The Google Ventures European fund has disclosed three other investments. The group was involved in a $9 million round this week for Lost My Name, a “personalized” publisher of books and other content for children; and it was part of a $140 million raise last June for rights and royalties management platform Kobalt Music Group. Its portfolio is also tied to Oxford Sciences Innovation, affiliated with the University of Oxford science and technology departments.

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British security unicorn Sophos, which counts Ford, Pixar and Under Armour as customers, went public Friday in London.

From e-commerce to natural resource exploration. The founder of a high-profile British online grocery company, Ocado, just became the chairman of NEOS, which specializes in geospatial data. The startup offers data visualization services for steering oil and natural resource exploration.

Sprint lost its case against patent troll Prism Technologies. It owes $30 million. This doesn’t bode well for Verizon, T-Mobile and US Cellular, which still face litigation. AT&T has already settled.

It’s a date. Barry Diller’s media conglomerate IAC/Interactive plans to spin out the division controlling its online data businesses:, Tinder, and OkCupid.

From toys to smart wallet prototypes. Rapid prototyping toolkits from littleBits, once focused mainly on education, are now used by the likes of SAP and Twilio. The company closed $44.2 million in new funding to build out more offerings for the corporate world.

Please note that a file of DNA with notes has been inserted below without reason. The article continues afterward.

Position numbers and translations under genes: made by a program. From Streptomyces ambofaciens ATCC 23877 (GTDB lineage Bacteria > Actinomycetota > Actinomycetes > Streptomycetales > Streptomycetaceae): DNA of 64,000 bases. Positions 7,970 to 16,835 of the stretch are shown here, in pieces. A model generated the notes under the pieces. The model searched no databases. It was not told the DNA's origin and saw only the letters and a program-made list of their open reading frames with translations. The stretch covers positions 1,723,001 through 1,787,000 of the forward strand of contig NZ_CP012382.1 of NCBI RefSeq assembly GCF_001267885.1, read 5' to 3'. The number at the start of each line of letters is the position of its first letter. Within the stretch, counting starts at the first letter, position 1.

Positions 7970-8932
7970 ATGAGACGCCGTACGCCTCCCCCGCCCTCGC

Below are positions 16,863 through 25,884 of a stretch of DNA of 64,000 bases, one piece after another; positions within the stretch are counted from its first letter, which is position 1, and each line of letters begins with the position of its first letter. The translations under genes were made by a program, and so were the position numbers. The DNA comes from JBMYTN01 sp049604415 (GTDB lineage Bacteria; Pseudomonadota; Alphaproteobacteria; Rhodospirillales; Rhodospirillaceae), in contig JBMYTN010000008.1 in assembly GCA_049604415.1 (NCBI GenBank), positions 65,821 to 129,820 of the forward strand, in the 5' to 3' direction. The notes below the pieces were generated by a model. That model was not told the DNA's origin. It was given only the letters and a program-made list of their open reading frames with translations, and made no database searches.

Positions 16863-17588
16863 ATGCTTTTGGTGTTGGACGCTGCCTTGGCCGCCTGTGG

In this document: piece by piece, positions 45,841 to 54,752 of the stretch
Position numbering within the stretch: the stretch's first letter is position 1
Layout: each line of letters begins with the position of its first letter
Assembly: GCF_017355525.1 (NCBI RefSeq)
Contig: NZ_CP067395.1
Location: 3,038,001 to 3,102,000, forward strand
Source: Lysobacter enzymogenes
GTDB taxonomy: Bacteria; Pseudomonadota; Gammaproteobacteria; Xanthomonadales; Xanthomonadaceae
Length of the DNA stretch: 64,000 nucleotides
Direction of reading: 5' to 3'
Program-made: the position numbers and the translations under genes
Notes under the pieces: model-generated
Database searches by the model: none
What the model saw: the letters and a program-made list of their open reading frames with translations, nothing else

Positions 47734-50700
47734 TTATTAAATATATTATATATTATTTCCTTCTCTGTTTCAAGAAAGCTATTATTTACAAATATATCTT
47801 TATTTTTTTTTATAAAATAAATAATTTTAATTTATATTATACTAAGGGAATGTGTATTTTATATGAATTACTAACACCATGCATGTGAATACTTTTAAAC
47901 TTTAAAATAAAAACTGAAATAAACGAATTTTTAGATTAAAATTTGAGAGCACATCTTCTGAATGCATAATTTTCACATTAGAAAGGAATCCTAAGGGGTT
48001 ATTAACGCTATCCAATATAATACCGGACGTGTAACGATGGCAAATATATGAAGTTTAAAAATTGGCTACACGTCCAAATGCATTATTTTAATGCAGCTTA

Check it out. Israeli company Checkmarx, which secures applications for the likes of Coca-Cola and Salesforce, has raised $84 million from Insight Venture Partners.


Why Apple, Snapchat and Twitter are betting on human editors, but Facebook and Google aren’t by Mathew Ingram

Why on-demand delivery startup Postmates really raised $80 million by Kia Kokalitcheva

This company will let you look for a new home using virtual reality by Chris Morris

Here’s the big advantage Sony Morpheus has over the competition by John Gaudiosi

Looking for a woman-friendly tech job? These sites want to help. by Susan Price

What Sunrun’s IPO says about the solar industry and Silicon Valley by Katie Fehrenbacher


No pedals, just lots of sensors and software. The latest on Google’s self-driving car.


Brainstorm Tech: Fortune’s invite-only gathering of thinkers, influencers and entrepreneurs. (July 13 – 15; Aspen, Colorado)

Esri Business Summit: Mapping the value of data. (July 18 – 21; San Diego)

LinuxCon North America: All about open source. (Aug. 17 – 19; Seattle)

SuccessConnect: Simplify the way the world works. (Aug. 10 – 12; Las Vegas)

VMworld: The virtualization ecosystem. (Aug. 30 – Sept. 3, 2015; San Francisco)

Dreamforce: The Salesforce community. (Sept. 15 – 18; San Francisco)

.conf2015: Splunk’s “get your data on” gathering. (Sept. 21 – 24; Las Vegas)

Cassandra Summit: Largest gathering of Cassandra database developers. (Sept. 22 – 24; San Francisco)

BoxWorks 2015: Cloud collaboration solutions. (Sept. 28 – 30; San Francisco)

Workday Rising: Meet and share. (Sept. 28 – Oct. 1; Las Vegas)

HP Engage: Big data, big engagement. (Oct. 4 – 6; San Diego)

Gartner Symposium ITxpo: CIOs and senior IT executives. (Oct. 4 – 8; Orlando, Florida)

I Love APIs 2015: Apigee’s annual conference. (Oct. 12 – 14; San Jose, California)

Grace Hopper Celebration of Women in Computing: World’s largest gather of women technologists. (Oct. 14 – 16; Houston)

Oracle OpenWorld: Customer and partner conference. (Oct. 25 – 29; San Francisco)

TBM Conference 2015: Manage IT like a business. (Oct. 26 – 29; Chicago)

QuickBooks Connect: SMBs, entrepreneurs, accountants and developers. (Nov. 2 – 4; San Jose, California)